Wikipedia CC BY-SA 3.0/Edmont

**Course Outline **

The course covers four related areas:

**Calculus of Variations.**Equations of mathematical physics as variational problems, conservation laws, Lagrange multipliers, origin of eigenproblems, variational approximation schemes.**Ordinary differential equations.**Linear equations: Solution space, linear independence, Wronskians, normal forms. Eigenvalue problems: importance of boundary conditions, formal and true self-adjointness, completeness of eigenfunctions, Fourier series, continuous spectra and Fourier integrals. Green Functions: Range-nullspace theorem, Fredholm alternative, constructing Green functions via jump conditions.**Partial Differential equations.**Classification of PDE's. Hyperbolic equations: wave equation, method of characteristics, shocks and weak solutions. Heat equation: solution by integral transforms. Elliptic equations: Dirichlet and Neumann problems, Poisson's equation, Legendre functions, spherical harmonics, Bessel and spherical Bessel functions, examples from electrostatics.**Integral Equations.**Type I and type II Fredholm and Volterra equations, solution via Fourier and Laplace transforms, Abel's equation. Separable Kernels: compact and Hilbert-Schmidt operators, Fredholm alternative again. Perturbation methods: Neumann and Fredholm series.

**Homework Sets**

There are 11 weekly homework sets that will count towards the final grade, and one end-of-term set of optional problems. Homeworks can **either** be submitted to the homework boxes in Loomis **or** electronically via Gradescope. Your solutions sets **must** be submitted before 5pm on the due date, which will usually be Wednesday afternoons.

Homework 1, due Wed Sept 1.

Solutions 1

Homework 2, due Wed Sept 8.

Solutions 2

Homework 3, due Wed Sept 15.

Solutions 3

Homework 4, due Fri Sept 24.

Solutions 4

Homework 5, due Wed Oct 6.

Solutions 5

Homework 6, due Wed Oct 13.

Solutions 6

Homework 7, due Wed Oct 20.

Solutions 7

Homework 8, due Fri Nov 19.

Solutions 8

**Lectures**: https://mediaspace.illinois.edu/channel/channelid/220164203

**Exams**

The midterm will be in class on Monday November 1st. There will be a review session during the class the previous Wednesday. The exam will cover everything up to the end of chapter 5.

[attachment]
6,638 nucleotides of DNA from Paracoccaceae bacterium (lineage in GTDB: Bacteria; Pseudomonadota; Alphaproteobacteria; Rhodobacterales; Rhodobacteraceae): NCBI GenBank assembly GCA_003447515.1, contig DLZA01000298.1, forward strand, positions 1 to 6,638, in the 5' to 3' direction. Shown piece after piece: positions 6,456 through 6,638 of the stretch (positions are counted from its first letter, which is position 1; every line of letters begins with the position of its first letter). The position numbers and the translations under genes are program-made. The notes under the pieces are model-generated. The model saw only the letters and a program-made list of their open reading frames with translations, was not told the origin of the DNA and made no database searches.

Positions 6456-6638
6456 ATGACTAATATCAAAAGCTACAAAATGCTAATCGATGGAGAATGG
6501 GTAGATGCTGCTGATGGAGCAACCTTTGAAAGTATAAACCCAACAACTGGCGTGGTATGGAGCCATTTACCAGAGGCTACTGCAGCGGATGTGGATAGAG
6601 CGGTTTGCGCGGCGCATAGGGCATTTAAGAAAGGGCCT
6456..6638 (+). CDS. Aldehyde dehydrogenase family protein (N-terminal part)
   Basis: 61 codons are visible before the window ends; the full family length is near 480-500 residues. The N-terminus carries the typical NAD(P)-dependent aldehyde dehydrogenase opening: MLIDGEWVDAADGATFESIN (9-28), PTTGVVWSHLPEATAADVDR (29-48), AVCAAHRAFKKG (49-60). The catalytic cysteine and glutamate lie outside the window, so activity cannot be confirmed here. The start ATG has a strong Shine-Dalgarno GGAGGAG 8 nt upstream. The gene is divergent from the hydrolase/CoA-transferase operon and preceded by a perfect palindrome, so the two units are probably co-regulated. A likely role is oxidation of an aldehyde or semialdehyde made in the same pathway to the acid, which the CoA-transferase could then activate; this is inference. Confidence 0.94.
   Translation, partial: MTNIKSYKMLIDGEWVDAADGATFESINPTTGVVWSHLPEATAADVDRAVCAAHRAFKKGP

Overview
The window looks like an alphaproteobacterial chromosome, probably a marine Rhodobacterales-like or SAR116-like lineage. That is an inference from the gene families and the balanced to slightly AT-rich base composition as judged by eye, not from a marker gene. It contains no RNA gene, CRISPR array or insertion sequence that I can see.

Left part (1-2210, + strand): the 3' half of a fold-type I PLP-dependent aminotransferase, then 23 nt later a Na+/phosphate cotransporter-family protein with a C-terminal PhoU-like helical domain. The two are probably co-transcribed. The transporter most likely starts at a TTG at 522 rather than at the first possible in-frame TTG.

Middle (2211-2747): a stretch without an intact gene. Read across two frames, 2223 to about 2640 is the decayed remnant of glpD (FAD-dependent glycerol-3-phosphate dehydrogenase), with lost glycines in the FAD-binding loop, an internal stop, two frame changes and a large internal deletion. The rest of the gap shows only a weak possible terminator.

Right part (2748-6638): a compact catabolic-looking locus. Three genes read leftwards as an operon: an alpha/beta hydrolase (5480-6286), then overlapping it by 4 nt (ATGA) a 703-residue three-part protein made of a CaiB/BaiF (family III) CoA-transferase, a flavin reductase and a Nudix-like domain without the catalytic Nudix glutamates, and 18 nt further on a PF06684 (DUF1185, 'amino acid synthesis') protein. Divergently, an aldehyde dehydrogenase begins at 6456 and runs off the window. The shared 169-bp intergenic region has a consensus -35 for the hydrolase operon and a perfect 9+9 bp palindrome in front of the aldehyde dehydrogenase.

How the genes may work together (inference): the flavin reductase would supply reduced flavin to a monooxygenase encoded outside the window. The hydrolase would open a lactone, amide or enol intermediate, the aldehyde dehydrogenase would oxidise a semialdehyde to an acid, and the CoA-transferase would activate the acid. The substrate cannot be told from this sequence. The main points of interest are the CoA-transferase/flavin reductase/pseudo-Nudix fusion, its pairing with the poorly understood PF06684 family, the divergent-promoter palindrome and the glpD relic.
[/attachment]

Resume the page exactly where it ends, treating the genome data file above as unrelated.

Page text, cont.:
The final exam will will cover everything. Its official date/time is (TBD).

Some old exams for you to review:

Midterm Exam, Fall 2013

Final Exam, Fall 2003

Final Exam, Fall 2014

**Textbook and Notes**

I recommend (but do not require) that you purchase *Mathematics for Physics: A guided tour for graduate students* by Michael Stone and Paul Goldbart. (Cambridge University Press 2009). The list price is $90, but Amazon has it for $60 (+shipping). I do not yet know what the UI bookstore is selling it for. (I do not recommend the Kindle version of the book. The equations do not scale correctly.) The book is an expanded version of the lecture notes for both PHYS 508 and PHYS 509. Here is a list of typos and errors that readers have found in the printed text.

A draft version of the book is still available for download, but, now that it is published, the authors are no longer maintaining this version, so typos are not being corrected.

As a cheaper alternative you can buy * Mathematics for Physicists* by Phillipe Dennery and Andre Krzywicki (Dover Publications, $12.95). This book covers a fair bit of the material in this course, and will be useful for the complex-variable part of PHYS 509.

Here are the brief calculus notes mentioned in the first lecture.

**Grades and Gradebook **

Students usually access the online gradebook. Some data will still be in that location. However this semester all grades will be in Gradescope.

Your grade in the course will be determined as from your total scores weighted as follows: Homework 50%, Midterm exam 20%, Final Exam 30%.

**Cultural Enrichment Links **

Some of the material in the course is supposed to introduce you to the wider culture of mathematical physics and its applications in the real world. Here are links relating to some of the topics discussed:

**People**A short biography of George Green can be found here. This site also contains the biographies of many other mathematicians and mathematical physicists.**Wave Phenomena**A video of a tidal bore can be found here here. Images and description of the Kelvin ship wake can be found here and here**Solitons**A nonlinear pulse obeying the KdV equation does not form a shock, but instead decays into solitions. Here is a movie of this phenomenon. It is taken from the ``soliton lab'' created by Kanehisa Takasaki at the univerity of Kyoto.

**Staff **

Patrick Draper (instructor)

pdraper@illinois.edu

office hour: Wednesday 1:00pm in Loomis 147

Porter Howland (TA)

pbh2@illinois.edu

office hour: Monday 3:30pm in Loomis 35 (basement)

Ivor Chen (TA)

yidongc2@illinois.edu

office hour: Monday 3:30pm in Loomis 35 (basement)

*Last updated Sept/12/2021*